"Returning to WHO as a consultant has been a dream come true. I find the work extremely interesting and the more I invest in my time here, the more I learn and grow in return. If it weren't for the relationships I cultivated while in Geneva, I most likely wouldn't be here today. More specifically, being here as an intern provided an invaluable opportunity to observe the culture of the organization. Observing the way ideas are presented, negotiated and finally agreed upon has served me well and I believe "reading the room" is a skill I will be able to use in all my global health work moving forward. This internship provided innumerable learning experiences, and I would advise future interns to absorb everything- even the seemingly trivial details, like how to book a conference room or who to contact for IT questions- because being able to help out in all types of situations makes you a contributing, valuable member of the team."
If it weren't for the relationships I cultivated while in Geneva, I most likely wouldn't be here today.
Advice for incoming participants? What do you know now that you wish you knew then?
"I have lots of advice for incoming interns! First, break out of the "intern bubble"! You'll have plenty of time to hang out with fellow interns, but be sure to make the effort to meet with consultants, staff and people outside your respective organizations. This really helped me adapt quickly when I returned to Geneva, as I had friends and colleagues waiting to welcome me back. Second, be sure to set up a mid-term and final review session with your supervisor. Be proactive about seeking feedback and be sure to have some kind of recommendation letter or performance evaluation in your hands or on record before you leave Geneva. If you do plan on coming back one day as either a consultant or staff, that will be the first document HR looks for when processing your application. And finally, always, always be mature. In every interaction you have, with every person you meet, maintain a level of professionalism and maturity. These organizations are smaller than they seem, and first impressions mean a lot. Showing that you are mature, responsible and ready to work goes a long way and those are the first people most advisers think of when seeking assistance on future projects."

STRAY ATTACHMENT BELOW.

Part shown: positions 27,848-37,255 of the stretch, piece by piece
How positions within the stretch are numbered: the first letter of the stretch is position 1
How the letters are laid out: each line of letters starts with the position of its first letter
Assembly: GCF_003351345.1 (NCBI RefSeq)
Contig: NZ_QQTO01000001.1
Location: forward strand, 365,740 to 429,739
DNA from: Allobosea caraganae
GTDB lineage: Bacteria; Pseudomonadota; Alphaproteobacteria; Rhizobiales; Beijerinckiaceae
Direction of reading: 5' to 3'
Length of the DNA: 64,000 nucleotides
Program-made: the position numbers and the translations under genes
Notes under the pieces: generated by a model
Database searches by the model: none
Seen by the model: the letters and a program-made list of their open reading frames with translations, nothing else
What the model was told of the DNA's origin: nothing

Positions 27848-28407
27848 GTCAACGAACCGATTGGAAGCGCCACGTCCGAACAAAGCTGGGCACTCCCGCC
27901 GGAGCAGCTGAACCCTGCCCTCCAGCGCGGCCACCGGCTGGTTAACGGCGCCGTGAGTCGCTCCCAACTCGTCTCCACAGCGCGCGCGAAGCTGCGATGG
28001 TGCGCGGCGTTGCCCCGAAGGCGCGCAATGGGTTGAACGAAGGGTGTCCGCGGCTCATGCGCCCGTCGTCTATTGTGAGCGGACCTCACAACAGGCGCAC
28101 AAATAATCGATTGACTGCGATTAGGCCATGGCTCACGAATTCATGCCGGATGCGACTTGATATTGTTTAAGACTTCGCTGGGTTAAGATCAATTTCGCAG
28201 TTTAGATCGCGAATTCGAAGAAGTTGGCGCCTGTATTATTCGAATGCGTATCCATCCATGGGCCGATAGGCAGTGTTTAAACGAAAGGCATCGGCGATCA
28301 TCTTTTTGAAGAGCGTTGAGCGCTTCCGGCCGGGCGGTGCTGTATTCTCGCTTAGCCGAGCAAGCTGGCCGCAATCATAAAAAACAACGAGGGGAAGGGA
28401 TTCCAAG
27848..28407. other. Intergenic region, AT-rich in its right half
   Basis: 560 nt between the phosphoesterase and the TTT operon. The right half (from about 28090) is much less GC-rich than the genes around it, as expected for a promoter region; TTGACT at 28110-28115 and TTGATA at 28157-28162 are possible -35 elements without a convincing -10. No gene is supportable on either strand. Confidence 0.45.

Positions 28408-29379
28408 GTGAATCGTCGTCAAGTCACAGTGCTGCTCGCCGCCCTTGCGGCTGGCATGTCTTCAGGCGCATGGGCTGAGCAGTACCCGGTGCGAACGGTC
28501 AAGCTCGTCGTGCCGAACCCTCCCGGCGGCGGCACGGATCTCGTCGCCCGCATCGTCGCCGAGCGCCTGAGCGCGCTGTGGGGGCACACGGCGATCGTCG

Recommendations for future students?
"For me, the "wine and cheese" market behind Cornavin station on Thursday evenings is a MUST!! Geneva is an amazing city! In the summer, you'll become well acquainted with Lac Lehman (the principal lake in Geneva) and will have many picnics, open air cinema nights and excellent outdoor concerts. Be sure to take advantage of the beautiful surroundings and visit the vineyards of Lavaux, the jazz festival in Montreux, and perhaps the hiking in Chamonix. It's impossible to run out of things to do here!"